An absolute assignment of a life insurance policy involves transferring all rights and ownership decisions to another party. You could have one of several reasons for wanting to do this; for example, using the policy as collateral for a loan, or making a donation to your favorite charity at death. Making an absolute assignment is relatively simple as long as your life insurance policy allows it.
Absolute assignment is akin to a transfer of ownership, in that you are giving all ownership rights to another party. Although you remain the insured under the contract, the new party can change the beneficiary (usually to itself), it can make decisions about investment options of a whole-life policy, and it can take any other action that does not jeopardize the policy's in-force status. You remain responsible for the premium payments, and you could be in breach of the assignment provisions if you don't pay them.
Absolute assignment of life insurance is often done when a person applies for a loan. If the bank is concerned that the loan might not be repaid if you died, if might require a life policy with an absolute assignment to the bank. The bank names itself the beneficiary of the policy up to the amount of the loan balance. Any residual death benefit would go to your named beneficiary.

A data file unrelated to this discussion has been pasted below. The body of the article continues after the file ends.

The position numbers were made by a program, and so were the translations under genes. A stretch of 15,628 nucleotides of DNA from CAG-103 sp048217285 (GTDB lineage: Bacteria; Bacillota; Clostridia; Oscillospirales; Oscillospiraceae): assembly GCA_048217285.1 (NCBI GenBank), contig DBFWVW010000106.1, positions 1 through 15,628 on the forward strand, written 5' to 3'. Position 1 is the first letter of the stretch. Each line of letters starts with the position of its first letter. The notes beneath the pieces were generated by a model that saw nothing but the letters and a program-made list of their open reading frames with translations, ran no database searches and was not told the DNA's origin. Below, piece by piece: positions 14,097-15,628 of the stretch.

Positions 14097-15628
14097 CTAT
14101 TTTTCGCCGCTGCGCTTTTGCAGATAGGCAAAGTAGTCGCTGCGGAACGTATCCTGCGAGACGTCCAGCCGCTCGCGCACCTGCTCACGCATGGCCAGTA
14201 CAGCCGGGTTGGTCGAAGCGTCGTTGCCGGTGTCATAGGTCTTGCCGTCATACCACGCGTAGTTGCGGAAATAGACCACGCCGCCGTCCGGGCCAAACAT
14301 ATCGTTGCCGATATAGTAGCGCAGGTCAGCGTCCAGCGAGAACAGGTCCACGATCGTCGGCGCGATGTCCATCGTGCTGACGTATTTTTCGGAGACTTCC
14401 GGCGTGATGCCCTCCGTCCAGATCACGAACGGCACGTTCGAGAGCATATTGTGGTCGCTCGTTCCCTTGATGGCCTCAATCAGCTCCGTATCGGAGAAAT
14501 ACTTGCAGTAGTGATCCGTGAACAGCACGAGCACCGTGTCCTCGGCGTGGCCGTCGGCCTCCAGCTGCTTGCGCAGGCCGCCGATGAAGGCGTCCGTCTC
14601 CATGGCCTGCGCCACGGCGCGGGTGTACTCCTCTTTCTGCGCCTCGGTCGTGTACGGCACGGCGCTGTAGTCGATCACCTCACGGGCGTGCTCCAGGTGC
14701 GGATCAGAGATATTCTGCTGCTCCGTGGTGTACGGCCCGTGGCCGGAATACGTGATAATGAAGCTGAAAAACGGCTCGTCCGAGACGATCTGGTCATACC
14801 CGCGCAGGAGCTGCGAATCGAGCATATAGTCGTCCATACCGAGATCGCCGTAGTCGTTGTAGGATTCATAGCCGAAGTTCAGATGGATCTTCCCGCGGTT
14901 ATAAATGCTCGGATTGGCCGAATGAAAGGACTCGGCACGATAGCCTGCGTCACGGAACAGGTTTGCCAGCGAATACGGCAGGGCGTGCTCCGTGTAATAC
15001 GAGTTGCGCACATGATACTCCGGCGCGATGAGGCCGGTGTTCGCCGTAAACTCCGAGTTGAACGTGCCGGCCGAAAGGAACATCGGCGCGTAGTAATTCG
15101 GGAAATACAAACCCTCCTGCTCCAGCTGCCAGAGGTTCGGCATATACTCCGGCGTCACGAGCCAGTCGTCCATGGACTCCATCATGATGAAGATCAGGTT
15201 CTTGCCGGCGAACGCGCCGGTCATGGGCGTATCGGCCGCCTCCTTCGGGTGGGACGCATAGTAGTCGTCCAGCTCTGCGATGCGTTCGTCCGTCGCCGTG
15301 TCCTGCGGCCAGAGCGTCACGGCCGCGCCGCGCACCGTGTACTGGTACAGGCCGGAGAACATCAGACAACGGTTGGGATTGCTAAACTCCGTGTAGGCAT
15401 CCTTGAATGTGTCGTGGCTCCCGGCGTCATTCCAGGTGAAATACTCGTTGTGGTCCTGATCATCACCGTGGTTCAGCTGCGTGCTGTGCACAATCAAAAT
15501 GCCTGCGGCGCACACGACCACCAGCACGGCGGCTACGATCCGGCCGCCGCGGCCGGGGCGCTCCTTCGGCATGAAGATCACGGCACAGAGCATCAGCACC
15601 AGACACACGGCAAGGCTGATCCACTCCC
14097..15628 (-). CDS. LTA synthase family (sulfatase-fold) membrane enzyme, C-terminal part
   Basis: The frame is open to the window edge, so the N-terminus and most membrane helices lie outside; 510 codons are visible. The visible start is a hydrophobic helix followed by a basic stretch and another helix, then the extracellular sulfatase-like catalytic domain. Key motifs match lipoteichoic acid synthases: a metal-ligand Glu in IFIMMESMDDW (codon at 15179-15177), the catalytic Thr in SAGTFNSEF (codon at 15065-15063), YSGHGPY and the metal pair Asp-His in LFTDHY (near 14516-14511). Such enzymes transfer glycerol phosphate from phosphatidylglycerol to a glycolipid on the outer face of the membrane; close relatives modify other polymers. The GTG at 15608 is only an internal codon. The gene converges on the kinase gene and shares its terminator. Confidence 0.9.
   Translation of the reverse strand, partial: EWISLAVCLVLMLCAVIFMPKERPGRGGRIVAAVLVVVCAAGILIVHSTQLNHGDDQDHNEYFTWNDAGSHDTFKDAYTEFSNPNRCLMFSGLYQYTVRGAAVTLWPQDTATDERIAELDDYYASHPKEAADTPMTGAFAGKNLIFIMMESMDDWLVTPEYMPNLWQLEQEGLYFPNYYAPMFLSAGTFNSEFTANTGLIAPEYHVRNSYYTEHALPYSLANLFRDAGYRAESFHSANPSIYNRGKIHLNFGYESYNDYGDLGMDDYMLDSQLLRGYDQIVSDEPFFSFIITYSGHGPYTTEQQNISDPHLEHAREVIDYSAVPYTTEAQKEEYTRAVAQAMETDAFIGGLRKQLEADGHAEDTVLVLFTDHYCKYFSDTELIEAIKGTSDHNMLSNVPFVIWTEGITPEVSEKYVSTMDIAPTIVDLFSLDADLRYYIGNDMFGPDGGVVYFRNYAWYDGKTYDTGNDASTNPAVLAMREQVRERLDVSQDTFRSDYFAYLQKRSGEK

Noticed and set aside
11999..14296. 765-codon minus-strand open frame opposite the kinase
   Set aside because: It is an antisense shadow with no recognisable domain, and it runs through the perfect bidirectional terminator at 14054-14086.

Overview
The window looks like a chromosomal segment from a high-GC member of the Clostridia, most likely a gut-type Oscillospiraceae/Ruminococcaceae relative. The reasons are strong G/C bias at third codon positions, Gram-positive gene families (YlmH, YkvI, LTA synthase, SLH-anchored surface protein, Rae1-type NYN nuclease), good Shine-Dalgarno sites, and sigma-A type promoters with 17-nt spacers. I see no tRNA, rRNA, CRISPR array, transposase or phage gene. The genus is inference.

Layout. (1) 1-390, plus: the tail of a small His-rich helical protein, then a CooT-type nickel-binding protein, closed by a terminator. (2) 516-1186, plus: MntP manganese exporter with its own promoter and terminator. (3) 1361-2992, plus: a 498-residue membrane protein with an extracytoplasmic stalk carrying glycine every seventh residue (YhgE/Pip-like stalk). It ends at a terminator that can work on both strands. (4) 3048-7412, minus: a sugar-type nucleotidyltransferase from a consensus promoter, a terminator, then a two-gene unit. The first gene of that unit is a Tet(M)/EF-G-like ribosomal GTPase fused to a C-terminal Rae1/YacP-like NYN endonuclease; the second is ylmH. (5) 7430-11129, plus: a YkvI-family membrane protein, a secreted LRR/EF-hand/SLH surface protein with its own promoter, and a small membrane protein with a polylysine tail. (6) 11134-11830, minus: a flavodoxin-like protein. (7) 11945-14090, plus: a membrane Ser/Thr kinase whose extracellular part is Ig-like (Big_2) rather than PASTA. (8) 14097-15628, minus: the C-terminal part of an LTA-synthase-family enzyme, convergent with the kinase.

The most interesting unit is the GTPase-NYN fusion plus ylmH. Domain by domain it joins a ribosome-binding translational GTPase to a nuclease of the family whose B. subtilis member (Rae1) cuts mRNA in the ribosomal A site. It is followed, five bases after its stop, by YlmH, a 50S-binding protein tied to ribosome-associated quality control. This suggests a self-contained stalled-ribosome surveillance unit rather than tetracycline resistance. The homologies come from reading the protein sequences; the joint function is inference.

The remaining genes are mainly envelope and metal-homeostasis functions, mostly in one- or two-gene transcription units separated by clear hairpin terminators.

Another use of absolute assignment is to make a charitable gift. This approach is gaining in popularity. Life insurance is often purchased to finance a charitable donation by the estate of a deceased individual. One drawback to this approach is that the entire gift goes through the estate and might incur probate delays and fees. The use of an absolute assignment streamlines the process, as the charity can name itself the beneficiary of the policy. The charity can issue you a tax receipt for every premium, which you can deduct as a charitable contribution.
Insurance companies freely provide assignment forms that are straightforward and easy to fill out. Once an assignment is complete, a copy of the form should be filed with the insurance company. The life insurance company may withhold part of its payout to any beneficiary -- including a newly designated one -- if a premium hasn't been fully paid, or because of other indebtedness. That might have legal ramifications for you and the assignee, in which the insurance company will take no part.
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